Overcoming Insecurities After Narcissist Abuse.

Overcoming insecurities.

What are insecurities? These are uncertainty or doubts about ourselves and our abilities, anxieties, being nervous or lacking in confidence.

Everyone has insecurities. These insecurities often come from what others have done or said, directly or indirectly to us, around us, about us, or about others. No matter what, it’s a part of life and a part of us all. Some people carry more than others, and some are better at hiding them, some are better at dealing with them, some will never let their pride and ego admit to them. We all, however, have insecurities.

We can worry about how we look if we’re doing all we should, what would happen if we try and fail, what if people will think we are fake, too fat, too thin, do they like me, do they hate me, am I good enough for them, am I good enough for the job, am I enough?

Obstacles to overcome.

  • The past.
  • Past criticism.
  • Negative self-image.
  • Lack of trust.
  • Needing approval.
  • Not accepting things about ourselves.
  • Social media.

You might well have been born with lots of confidence or sensitivity. Usually, at some point, you might have stood up for yourself just to get shot down by someone, even a friend saying I’m better than you can hurt young children, or seeing a child do something you couldn’t as a child and questioning yourself, there are those that it will drive them forwards to achieving and those who believe they are not good enough, all helped with the words of those around them.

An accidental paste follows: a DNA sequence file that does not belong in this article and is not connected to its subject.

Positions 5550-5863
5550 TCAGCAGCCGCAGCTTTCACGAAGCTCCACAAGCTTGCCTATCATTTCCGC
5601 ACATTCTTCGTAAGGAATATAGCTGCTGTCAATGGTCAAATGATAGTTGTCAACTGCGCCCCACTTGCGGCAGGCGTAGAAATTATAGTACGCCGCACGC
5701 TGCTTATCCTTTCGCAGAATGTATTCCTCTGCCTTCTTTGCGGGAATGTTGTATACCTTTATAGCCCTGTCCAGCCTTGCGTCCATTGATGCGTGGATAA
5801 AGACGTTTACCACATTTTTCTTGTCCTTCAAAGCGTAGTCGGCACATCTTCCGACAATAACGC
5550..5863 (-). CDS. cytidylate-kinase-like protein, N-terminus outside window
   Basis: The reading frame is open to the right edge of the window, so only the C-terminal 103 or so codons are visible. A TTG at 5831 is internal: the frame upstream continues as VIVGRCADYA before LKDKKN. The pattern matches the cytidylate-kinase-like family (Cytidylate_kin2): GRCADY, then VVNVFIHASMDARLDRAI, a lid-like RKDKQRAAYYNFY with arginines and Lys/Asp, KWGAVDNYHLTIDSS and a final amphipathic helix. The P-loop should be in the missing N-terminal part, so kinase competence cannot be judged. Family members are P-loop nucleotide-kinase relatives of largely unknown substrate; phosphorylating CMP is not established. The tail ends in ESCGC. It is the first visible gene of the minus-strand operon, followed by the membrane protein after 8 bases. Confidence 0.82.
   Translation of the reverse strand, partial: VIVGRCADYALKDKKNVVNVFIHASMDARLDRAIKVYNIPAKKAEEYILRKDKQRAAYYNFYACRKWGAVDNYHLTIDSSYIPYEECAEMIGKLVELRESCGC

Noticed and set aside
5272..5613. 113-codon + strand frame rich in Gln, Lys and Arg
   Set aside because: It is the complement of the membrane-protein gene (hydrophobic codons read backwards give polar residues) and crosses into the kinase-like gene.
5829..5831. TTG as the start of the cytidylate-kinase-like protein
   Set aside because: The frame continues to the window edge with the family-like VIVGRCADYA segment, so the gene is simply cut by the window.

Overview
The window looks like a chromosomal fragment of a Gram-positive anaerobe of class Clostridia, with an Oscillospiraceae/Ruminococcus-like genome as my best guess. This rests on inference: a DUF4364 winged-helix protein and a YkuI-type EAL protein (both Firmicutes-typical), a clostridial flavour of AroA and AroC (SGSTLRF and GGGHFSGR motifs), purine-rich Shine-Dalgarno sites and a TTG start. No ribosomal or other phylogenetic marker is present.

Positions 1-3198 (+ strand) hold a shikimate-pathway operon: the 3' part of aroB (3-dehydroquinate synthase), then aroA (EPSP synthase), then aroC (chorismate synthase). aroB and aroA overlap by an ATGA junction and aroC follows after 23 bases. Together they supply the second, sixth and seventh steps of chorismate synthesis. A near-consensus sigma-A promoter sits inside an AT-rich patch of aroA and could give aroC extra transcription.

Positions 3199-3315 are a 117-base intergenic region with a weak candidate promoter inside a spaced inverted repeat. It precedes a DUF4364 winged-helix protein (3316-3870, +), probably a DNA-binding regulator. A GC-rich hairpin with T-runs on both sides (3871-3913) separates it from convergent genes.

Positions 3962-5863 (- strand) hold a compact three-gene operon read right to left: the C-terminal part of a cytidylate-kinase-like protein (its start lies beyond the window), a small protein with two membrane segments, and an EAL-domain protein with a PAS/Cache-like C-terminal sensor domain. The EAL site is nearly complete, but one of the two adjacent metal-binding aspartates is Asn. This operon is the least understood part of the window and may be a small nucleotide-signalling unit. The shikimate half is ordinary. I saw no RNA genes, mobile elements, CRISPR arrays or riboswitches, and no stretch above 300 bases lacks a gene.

Those confident childhood bullies that always pick on others. They have their own insecurities, problems and unhappiness deep within themselves, but they place on the confidence mask and go around destroying others’ self-esteem to make themselves feel betters. Most people don’t understand why they bully or that the child bully needs help. They don’t know it’s time to take action and find out what makes those childhood bullies into what they are and get to the root cause of their unhappiness before they grow into adult bullies. (Not all childhood bullies grow into adult bullies.) some bully others throughout the school as they themselves are being bullied.

Those children with, Anxiety, Depression and those who self-harm, to name a few, from eating disorders to cutting, everyone just goes for councillors and pills. Some do need these methods. All need to get to the root cause of why they are so unhappy.

Once you bring up those vulnerabilities and insecurities, when people know they are not alone and work on fixing the root causes, adults become much happier adults, as do children. Children often need help, support and guidance. Adults also need help, guidance and support. Sometimes just getting them out of a toxic environment or away from a toxic or harmful person can do them a world of good.

The reality is when people do speak up for who they are, they will find so many people feel the same, who think alike and do have similar views and experiences to yourself. People have insecurities, vulnerabilities and fears, and these feelings are normal. People understand you, they are feelings that are manageable, and it doesn’t have to take over your day to day life.

There are those narcissistic people and people not on the disorder that if you don’t heal your insecurities within yourself, narcissists will find them and rip them wide open to hurt you, to cut you deep and make you feel worse about yourself to make them feel better about themselves.

We have to get to know ourselves so well so that those around us can no longer use us against us. Words hurt, especially if we allow them to.